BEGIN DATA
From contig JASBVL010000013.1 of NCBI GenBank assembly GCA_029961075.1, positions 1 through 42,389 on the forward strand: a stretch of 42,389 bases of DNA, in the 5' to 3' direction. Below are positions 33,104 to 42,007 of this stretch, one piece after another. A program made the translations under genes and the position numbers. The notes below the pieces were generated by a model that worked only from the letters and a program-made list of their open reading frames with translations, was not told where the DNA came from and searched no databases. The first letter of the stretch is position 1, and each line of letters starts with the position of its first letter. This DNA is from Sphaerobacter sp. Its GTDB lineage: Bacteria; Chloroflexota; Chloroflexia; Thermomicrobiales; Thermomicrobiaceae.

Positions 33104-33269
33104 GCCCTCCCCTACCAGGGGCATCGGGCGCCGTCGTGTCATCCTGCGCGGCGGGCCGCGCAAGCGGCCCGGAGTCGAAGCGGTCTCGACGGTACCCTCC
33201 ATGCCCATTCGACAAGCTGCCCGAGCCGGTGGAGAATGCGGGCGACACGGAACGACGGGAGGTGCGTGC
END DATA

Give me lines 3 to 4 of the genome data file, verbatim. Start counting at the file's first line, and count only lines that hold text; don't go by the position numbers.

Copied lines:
33104 GCCCTCCCCTACCAGGGGCATCGGGCGCCGTCGTGTCATCCTGCGCGGCGGGCCGCGCAAGCGGCCCGGAGTCGAAGCGGTCTCGACGGTACCCTCC
33201 ATGCCCATTCGACAAGCTGCCCGAGCCGGTGGAGAATGCGGGCGACACGGAACGACGGGAGGTGCGTGC